Unless you live under a rock or have been hiding in the gym you may have noticed that intermittent fasting (IF) has gained a lot of media attention recently. The media has glorified this new diet trend by claiming it’s the ‘key to weight loss’ or ‘the solution to anti-ageing’.
What we need is a reality check and the answers to these questions. Are we all getting way too over excited by these dramatic promises? Is the research really there to support this trend? Is this something we should be trying out for ourselves?
What is IF?
Intermittent fasting is a term which is used for eating patterns which restrict your eating time or calorie intake over a set time period. There are a variety of ways to intermittent fast. It could be limiting the hours in the day you eat (usually to 8-hours a day), the number of calories on set days of the week (often 60% less than normal) or simply skipping food altogether on certain days. This couldn’t sound any less appealing so far, but let’s look at some of the reasons it’s risen to fame.
IF and Disease Risk:
Some short term studies have suggested that IF has shown improvements in insulin resistance. In turn this can help to reduce your risk of type 2 diabetes and cardiovascular disease. The improvements have been linked to an increase in stress signal response and mitochondrial health which help to repair your DNA. You might be confused as to where DNA comes into this. But in simple terms damaged DNA can impair how they perform their roles in the body.
IF and Ageing:
Some research has suggested that IF can contribute to a small increase in the SIRT3 gene. What does that mean? Well this gene helps to protect you against oxidative stress (when the body becomes unable to control free-radicals). Before you get over excited you should be aware though that much of the research surrounding SIRT3 and IF has been done on animals and so can be difficult to apply to us humans. There have also been studies to suggest that IF can reduce IGF-1 (a hormone which contributes to ageing) and can therefore prolong longevity. We do need some more research though to draw these conclusions for certain.
IF and Weight Loss:
Like so many dietary trends… one of the key areas which has attracted so much media attention to IF is weight loss. Some short term studies have shown that IF may induce moderate weight loss but we have to assess the quality of these studies (sorry science is just never as straight forward as we’d like). The biggest issue here is that the majority of the studies are short-term which means we don’t know how they pan out over a longer time period. Like many fad diets, weight loss may occur in the early stages but the biggest issue is how sustainable the diet/ lifestyle is and will the weight pile back on when you return to your usual habits?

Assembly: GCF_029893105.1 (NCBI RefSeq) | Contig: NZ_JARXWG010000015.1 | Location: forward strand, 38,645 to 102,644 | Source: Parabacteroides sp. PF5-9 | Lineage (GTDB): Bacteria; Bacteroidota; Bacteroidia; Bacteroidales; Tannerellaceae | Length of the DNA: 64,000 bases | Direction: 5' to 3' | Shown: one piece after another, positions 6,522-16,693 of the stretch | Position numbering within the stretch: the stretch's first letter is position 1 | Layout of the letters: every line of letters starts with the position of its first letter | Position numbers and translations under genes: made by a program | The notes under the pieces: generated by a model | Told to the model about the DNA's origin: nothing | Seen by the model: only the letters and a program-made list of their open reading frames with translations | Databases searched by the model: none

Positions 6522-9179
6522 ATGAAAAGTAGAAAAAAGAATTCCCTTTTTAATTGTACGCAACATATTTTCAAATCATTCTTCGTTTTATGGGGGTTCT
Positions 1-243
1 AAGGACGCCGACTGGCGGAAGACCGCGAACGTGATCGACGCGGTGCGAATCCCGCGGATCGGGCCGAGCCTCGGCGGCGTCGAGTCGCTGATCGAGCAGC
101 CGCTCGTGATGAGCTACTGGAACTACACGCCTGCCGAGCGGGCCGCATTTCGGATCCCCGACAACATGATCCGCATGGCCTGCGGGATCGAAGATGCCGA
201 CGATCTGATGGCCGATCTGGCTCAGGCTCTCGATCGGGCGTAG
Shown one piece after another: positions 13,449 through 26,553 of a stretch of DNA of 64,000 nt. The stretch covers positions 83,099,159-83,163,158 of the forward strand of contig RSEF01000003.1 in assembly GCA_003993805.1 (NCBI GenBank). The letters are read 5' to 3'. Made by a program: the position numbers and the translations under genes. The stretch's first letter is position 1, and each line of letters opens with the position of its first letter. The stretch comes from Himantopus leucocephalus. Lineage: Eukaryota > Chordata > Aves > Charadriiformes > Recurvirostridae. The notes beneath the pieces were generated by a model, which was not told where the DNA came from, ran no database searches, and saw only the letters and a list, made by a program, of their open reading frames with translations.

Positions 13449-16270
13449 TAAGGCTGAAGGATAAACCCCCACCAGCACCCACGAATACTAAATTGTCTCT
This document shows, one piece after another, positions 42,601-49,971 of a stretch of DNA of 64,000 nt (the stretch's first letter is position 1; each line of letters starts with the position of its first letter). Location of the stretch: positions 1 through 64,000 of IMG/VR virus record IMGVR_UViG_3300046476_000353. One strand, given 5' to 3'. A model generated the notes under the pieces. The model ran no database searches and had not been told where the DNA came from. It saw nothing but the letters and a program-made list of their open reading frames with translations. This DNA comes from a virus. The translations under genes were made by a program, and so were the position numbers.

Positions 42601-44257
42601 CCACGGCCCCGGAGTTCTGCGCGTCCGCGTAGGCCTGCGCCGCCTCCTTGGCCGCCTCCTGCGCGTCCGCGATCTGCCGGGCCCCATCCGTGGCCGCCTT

IF and Restriction:
As mentioned the studies surrounding IF are short-term. This makes it difficult to assess the risk that this type of restriction may have on our future eating habits. As a result, many nutritionists would be hesitant to promote IF as a way of eating. The restriction puts you at risk of overeating and binge eating once the pattern becomes less sustainable. However, like everything there are certainly the anomalies and so you may have a friend or a relative who is thriving on IF but you shouldn’t base your decisions on the experience of those around you (or those you follow on social either).
IF and Long-Term Health:
The research is not strong enough to promote this diet for long-term health. Some studies suggest that the dramatic rollercoaster of increases and decreases of human-growth-hormone (in response to IF) may promote long term health issues and (once again) more studies are needed to conclude this.
Overall, whilst IF may prove beneficial for some, the research is not strong enough to support IF over a long period of time and therefore you should speak to a health professional before trying it out.
Longo, V. D., & Mattson, M. P. (2014). Fasting: molecular mechanisms and clinical applications. Cell metabolism, 19(2), 181-192.
Wegman, M. P., Guo, M. H., Bennion, D. M., Shankar, M. N., Chrzanowski, S. M., Goldberg, L. A., … & Anton, S. D. (2015). Practicality of intermittent fasting in humans and its effect on oxidative stress and genes related to aging and metabolism. Rejuvenation research, 18(2), 162-172.
Mattson, M. P., Longo, V. D., & Harvie, M. (2017). Impact of intermittent fasting on health and disease processes. Ageing research reviews, 39, 46-58.
Horne, B. D., Muhlestein, J. B., & Anderson, J. L. (2015). Health effects of intermittent fasting: hormesis or harm? A systematic review. The American journal of clinical nutrition, 102(2), 464-470.